Tuesday, May 27, 2014

May 28, 2014 Jonah: You Can Run, But You Can't Hide

May 28, 2014
Jonah 1:1-17

Some years ago, as I drove into a community, I noticed a church sign – Nineveh Christian Church.  At the time, I thought it was an unfortunate name for a church.  What church wants to be associated with the city of Nineveh, as God says in the book of Jonah, its wickedness has come up before me.  Why would a church want to be associated with such a name?

My reaction revealed what is common when we consider the book of Jonah, and demonstrated how little I knew of the story.  Even though the book is just four short chapters, two pages – we condense the story down to a few verses about Jonah being swallowed by a large fish.  Many people probably aren’t aware of the events in the last chapter, which gives the city of Nineveh a good name.

This morning we begin a short series on the book of Jonah.  We begin with chapter one, and because the chapter is brief, we’ll read all of it.

1 The word of the Lord came to Jonah son of Amittai:
“Go to the great city of Nineveh and preach against it, because its wickedness has come up before me.”
But Jonah ran away from the Lord and headed for Tarshish. He went down to Joppa, where he found a ship bound for that port. After paying the fare, he went aboard and sailed for Tarshish to flee from the Lord.
Then the Lord sent a great wind on the sea, and such a violent storm arose that the ship threatened to break up.
All the sailors were afraid and each cried out to his own god. And they threw the cargo into the sea to lighten the ship.  But Jonah had gone below deck, where he lay down and fell into a deep sleep.
The captain went to him and said, “How can you sleep? Get up and call on your god! Maybe he will take notice of us so that we will not perish.”
Then the sailors said to each other, “Come, let us cast lots to find out who is responsible for this calamity.”  They cast lots and the lot fell on Jonah.
So they asked him, “Tell us, who is responsible for making all this trouble for us? What kind of work do you do? Where do you come from? What is your country? From what people are you?”
He answered, “I am a Hebrew and I worship the Lord, the God of heaven, who made the sea and the dry land.”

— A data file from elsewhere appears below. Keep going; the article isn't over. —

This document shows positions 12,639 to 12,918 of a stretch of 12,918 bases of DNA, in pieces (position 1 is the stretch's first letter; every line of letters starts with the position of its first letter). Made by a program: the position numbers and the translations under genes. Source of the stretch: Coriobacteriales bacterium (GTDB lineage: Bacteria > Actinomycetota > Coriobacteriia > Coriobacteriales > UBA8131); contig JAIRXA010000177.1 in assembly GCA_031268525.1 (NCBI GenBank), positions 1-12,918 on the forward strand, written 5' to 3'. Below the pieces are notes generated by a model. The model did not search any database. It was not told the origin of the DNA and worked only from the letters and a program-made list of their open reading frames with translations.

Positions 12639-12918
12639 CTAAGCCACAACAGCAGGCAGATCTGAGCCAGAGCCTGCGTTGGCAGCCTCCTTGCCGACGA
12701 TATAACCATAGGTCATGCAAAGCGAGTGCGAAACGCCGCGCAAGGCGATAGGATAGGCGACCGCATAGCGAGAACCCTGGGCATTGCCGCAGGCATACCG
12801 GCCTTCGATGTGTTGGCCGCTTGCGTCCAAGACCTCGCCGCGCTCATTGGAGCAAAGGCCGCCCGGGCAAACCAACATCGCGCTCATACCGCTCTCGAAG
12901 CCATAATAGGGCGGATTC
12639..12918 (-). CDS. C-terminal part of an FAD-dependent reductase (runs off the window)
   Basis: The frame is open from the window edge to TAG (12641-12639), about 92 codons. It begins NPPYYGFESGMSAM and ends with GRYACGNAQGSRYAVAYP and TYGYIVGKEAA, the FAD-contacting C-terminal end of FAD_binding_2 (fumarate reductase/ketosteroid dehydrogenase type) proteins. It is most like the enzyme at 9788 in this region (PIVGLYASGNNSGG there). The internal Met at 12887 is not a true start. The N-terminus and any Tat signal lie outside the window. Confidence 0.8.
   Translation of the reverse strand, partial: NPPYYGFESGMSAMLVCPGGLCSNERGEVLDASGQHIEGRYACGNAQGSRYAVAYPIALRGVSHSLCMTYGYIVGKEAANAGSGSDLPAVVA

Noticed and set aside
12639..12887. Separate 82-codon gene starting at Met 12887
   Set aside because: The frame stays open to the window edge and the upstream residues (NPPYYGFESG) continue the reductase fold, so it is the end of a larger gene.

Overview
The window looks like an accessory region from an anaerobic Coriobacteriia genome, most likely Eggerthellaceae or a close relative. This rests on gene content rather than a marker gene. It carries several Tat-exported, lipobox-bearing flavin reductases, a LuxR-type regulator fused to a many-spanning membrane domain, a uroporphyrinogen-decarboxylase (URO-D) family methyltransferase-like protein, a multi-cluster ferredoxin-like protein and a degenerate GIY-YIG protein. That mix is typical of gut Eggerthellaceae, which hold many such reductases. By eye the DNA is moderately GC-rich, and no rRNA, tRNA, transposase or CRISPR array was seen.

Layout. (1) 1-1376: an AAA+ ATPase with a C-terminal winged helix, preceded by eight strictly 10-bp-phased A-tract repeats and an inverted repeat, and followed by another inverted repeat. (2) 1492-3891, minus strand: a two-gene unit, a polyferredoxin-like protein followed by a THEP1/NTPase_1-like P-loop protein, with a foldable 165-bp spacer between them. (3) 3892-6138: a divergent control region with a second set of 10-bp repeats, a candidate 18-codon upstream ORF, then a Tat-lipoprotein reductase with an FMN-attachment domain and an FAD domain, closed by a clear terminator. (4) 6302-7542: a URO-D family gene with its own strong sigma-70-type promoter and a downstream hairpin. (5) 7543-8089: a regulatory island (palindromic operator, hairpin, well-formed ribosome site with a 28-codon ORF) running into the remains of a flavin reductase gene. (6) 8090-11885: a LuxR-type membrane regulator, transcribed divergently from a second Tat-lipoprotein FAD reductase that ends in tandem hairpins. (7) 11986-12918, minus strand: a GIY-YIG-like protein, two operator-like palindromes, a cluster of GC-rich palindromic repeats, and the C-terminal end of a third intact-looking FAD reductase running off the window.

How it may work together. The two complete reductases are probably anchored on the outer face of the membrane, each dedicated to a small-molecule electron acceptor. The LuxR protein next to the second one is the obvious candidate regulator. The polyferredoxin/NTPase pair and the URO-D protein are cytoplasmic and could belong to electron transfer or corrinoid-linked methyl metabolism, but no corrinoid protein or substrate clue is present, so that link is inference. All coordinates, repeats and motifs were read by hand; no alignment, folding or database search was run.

10 This terrified them and they asked, “What have you done?” (They knew he was running away from the Lord, because he had already told them so.)
11 The sea was getting rougher and rougher. So they asked him, “What should we do to you to make the sea calm down for us?”
12 “Pick me up and throw me into the sea,” he replied, “and it will become calm. I know that it is my fault that this great storm has come upon you.”
13 Instead, the men did their best to row back to land. But they could not, for the sea grew even wilder than before.
14 Then they cried out to the Lord, “Please, Lord, do not let us die for taking this man’s life. Do not hold us accountable for killing an innocent man, for you, Lord, have done as you pleased.”
15 Then they took Jonah and threw him overboard, and the raging sea grew calm.
16 At this the men greatly feared the Lord, and they offered a sacrifice to the Lord and made vows to him.
17 Now the Lord provided a huge fish to swallow Jonah, and Jonah was in the belly of the fish three days and three nights.

This morning, I want to use the idea of Jonah and his running as an analogy.  The book of Jonah is written in very to-the-point language.  The beginning verses lay it out very starkly – God tells Jonah to go to Nineveh and Jonah immediately sets out – in the opposite direction.
I believe we are all running from something.  From what are you running?

1.  Jonah ran from a call to compassion.
When God calls Jonah to go to Nineveh he is inviting Jonah to be an extension of divine compassion.  To be fair to Jonah, he had at least one good reason to run the other direction.  Nineveh was a city whose leaders and armies had not been kind to the people of Israel.  Nineveh was the capital of the Assyrian Empire, under whom ancient Israel had suffered.  Jonah didn’t want to deal with people whom he would have considered as enemies, and he probably felt that God should consider them enemies as well.

It’s tempting for us to believe that our friends are also God’s friends and our enemies God’s enemies.  There was a good deal of tribalism among the ancient Israelites.  We can find some of it throughout the Old Testament stories.  They were called to be a blessing to others but they were sometimes too inward-focused to be able to demonstrate compassion to others.  God was calling them outward, and they were too often content to look inward.

This brief story does not portray Jonah in a positive light.  Do not mistake Jonah for any kind of hero, especially a hero of faith.  He is not.  The other characters in the story, compared to Jonah, are presented in a much more sympathetic manner.  Even the sailors, whose lives are threatened because of Jonah’s actions, and who worship pagan gods, possess a level of compassion that is lacking in Jonah.  The sailors, even after learning that Jonah is the reason they are caught up in the dangerous storm, refuse to hold a grudge against him.  In fact, when Jonah instructs them to throw him into the sea they refuse to do so.  Instead, they did their best to row back to land (verse 13).  Even when they decided to do as Jonah asked, and threw him overboard, they did so with great reluctance and asked God for forgiveness.